Recommended Books

Listed in alphabetical  order.

The Blue Zones by Dan Buettner. The Blue Zones is a New York Times Bestseller and provides “lessons for living longer from the peopleBlueZonesBook who’ve lived the longest.” The research is conducted among four groups of people who have a significantly higher percentage of inhabitants living to be centenarians, (100 years of age or older). The four Blue Zone communities are found in the Barbagia region of Sardinia in Italy, Okinawa in Japan,Loma Linda, California in the United States, and on the Nicoya Peninsula in Costa Rica. The “principles of health” found in the book are intended for personal application, but have implications for any wellness initiative, including corporate wellness. Buettner provides research for the “why” of many wellness goals.  His studies provide principles of a healthy lifestyle that lead to longevity—a lifestyle that includes activity, proper nutrition, purpose and meaning, spirituality and the ability to deal with stress. Whether you are looking for added impetus to improve personal health or you are looking for supportive research to bolster your employee wellness programming, I recommend The Blue Zones.

CompanySolved (1)The Company That Solved Healthcare by John Torinus. Following a presentation I gave on Employee Wellness, one of the participants came to me and recommended I read John Torinus Jr.’s The Company That Solved Health Care. What a great recommendation. Torinus served 20 years as CEO of Serigraph. With compelling detail, he shares how he involved their employees in their own health, enabling them to be effective consumers. It’s healthcare consumerism in overdrive. Five years into the reform, Serigraph spends one-third less than the national average to insure its workers. The Serigraph story of health and wellness is inspiring and provides practical examples of a company that has put a robust plan into action. I didn’t see a lot of theory in the book, but the sharing of experiences, including both failures and successes. I am confident that CEOs, CFOs, HR professionals and business leaders of any size organization can gain practical insight in controlling health care costs, increasing employee engagement and implementing wellness via “The Company That Solved Health Care.” (For more information on the book see my blog post.)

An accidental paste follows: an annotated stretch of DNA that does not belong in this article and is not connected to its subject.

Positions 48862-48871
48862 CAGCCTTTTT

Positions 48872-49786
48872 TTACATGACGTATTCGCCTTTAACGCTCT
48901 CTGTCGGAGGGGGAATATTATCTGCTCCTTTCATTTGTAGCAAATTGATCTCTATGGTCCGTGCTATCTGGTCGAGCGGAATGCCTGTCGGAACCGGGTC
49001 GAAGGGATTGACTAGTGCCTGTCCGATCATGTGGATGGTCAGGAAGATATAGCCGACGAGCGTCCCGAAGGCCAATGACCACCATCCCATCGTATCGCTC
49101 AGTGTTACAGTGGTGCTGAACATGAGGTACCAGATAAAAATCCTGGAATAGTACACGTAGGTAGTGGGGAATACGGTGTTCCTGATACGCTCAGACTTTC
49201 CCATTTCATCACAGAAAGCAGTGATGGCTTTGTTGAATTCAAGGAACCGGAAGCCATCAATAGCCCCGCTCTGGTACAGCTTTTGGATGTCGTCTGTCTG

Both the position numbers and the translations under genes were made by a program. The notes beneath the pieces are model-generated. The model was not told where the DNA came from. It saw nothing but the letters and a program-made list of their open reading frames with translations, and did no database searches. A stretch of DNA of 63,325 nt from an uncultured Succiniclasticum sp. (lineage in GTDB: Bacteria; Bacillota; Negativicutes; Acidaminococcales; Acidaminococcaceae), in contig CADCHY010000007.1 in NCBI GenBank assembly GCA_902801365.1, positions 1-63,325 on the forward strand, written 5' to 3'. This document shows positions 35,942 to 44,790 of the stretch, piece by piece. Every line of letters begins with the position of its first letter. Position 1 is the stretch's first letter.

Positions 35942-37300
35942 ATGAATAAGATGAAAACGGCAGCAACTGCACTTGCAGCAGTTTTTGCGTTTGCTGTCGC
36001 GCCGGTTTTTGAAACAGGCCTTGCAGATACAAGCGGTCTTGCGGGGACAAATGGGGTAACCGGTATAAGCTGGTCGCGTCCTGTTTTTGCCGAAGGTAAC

Daniel planThe Daniel Plan: 40 Days to a Healthier Life by Rick Warren, Daniel Amen and Mark Hyman. The Daniel Plan is broken into five key Essentials: Faith, Food, Fitness, Focus and Friends. While these are not unique to wellness and health, you rarely see all five so well packaged together. The Daniel Plan demonstrates the role of each in maintaining health—and more importantly, shows a correlation between them. Written from a distinctively Christian perspective, “Faith” in the The Daniel Plan is not merely holding a sincere religious belief, but a commitment to God through Jesus Christ. The basis of Faith in the The Daniel Plan is much more precise than believing in a higher power; it is rooted in the Christian’s Bible. One of the significant elements found in the book is that relegating Faith to spiritual devotion, segmented from the routine everyday life, is not the message of the authors. Rather, the life of faith intersects with all aspects of life and is revealed in each of the five Essentials for a healthier life. It is one of the best books I have read on health—particularly from a Christian perspective. For more of my thoughts on The Daniel Plan see my blog post: The Daniel Plan: A Faith Approach to Well-being.

Thrive: Finding Happiness the Blue Zones Way by Dan Buettner. Following the methodology of his first book, Blue Zones, Buettner travels to four areas of world where there is apparent higher levels of happiness. These are Denmark, Singapore, Monterrey Mexico, and San Louis Obispo California. While it is a book about happiness, the value I find is in understanding the principles of well-being which are interwoven in the research and stories. And, while Thrive will focus on many aspects of our lives outside of work, employers will discover why caring about the happiness of employees matters.


Zero Trends: Health As a Serious Economic Strategy by D. W. Edington Wellness is one of the buzz words in HR and corporate America today; Eddington takes wellness to a new level. In fact, he provides descriptions of 4 levels of wellness initiatives.  The major theme is that improved health status will not only reduce healthcare cost for companies but also increase performance and productivity in the workplace. He contends, rightly, employers must create environments that encourage their employees to stay well and not simply provide care for them when they are sick. Anyone who is seriously looking to find long-term solutions to managing healthcare cost in their organization and increasing employee productivity should read this book.

wellbeingWellbeing: The Five Essential Elements by Tom Rath and Jim Harter. This book is the best resource I have found on the topic of well-being. One of the great benefits of Wellbeing is how the authors provide very practical advice on increasing personal well-being and also provide Gallup’s research for those who want to understand the data behind the practical application. Five essential areas of well-being are discussed: Career, Social, Financial, Physical and Community, (I would have liked to have seen Spiritual well-being included). A bonus to the book is the opportunity to use Gallup’s online Wellbeing Finder.


See Jack’s Favorite Books for Business.


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